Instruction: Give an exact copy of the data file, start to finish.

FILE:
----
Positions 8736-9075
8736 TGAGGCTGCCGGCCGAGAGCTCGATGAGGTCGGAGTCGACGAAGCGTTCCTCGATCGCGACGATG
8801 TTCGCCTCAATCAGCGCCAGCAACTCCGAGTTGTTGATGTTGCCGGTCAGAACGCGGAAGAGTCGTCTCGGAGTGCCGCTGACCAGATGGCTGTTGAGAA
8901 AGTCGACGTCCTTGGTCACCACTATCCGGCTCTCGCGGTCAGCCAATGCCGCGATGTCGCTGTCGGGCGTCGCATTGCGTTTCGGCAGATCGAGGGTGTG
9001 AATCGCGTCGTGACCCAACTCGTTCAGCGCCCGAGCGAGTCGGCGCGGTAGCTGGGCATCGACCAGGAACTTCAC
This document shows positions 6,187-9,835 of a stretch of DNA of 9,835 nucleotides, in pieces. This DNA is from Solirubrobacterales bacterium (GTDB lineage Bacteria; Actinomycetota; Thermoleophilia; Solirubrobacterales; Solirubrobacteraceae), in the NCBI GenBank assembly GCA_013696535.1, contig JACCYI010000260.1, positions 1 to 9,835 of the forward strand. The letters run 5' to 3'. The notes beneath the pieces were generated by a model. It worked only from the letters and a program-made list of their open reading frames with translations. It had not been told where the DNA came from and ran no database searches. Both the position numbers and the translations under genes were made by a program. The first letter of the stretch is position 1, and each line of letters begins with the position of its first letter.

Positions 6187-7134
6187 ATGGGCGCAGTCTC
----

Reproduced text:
Positions 8736-9075
8736 TGAGGCTGCCGGCCGAGAGCTCGATGAGGTCGGAGTCGACGAAGCGTTCCTCGATCGCGACGATG
8801 TTCGCCTCAATCAGCGCCAGCAACTCCGAGTTGTTGATGTTGCCGGTCAGAACGCGGAAGAGTCGTCTCGGAGTGCCGCTGACCAGATGGCTGTTGAGAA
8901 AGTCGACGTCCTTGGTCACCACTATCCGGCTCTCGCGGTCAGCCAATGCCGCGATGTCGCTGTCGGGCGTCGCATTGCGTTTCGGCAGATCGAGGGTGTG
9001 AATCGCGTCGTGACCCAACTCGTTCAGCGCCCGAGCGAGTCGGCGCGGTAGCTGGGCATCGACCAGGAACTTCAC
This document shows positions 6,187-9,835 of a stretch of DNA of 9,835 nucleotides, in pieces. This DNA is from Solirubrobacterales bacterium (GTDB lineage Bacteria; Actinomycetota; Thermoleophilia; Solirubrobacterales; Solirubrobacteraceae), in the NCBI GenBank assembly GCA_013696535.1, contig JACCYI010000260.1, positions 1 to 9,835 of the forward strand. The letters run 5' to 3'. The notes beneath the pieces were generated by a model. It worked only from the letters and a program-made list of their open reading frames with translations. It had not been told where the DNA came from and ran no database searches. Both the position numbers and the translations under genes were made by a program. The first letter of the stretch is position 1, and each line of letters begins with the position of its first letter.

Positions 6187-7134
6187 ATGGGCGCAGTCTC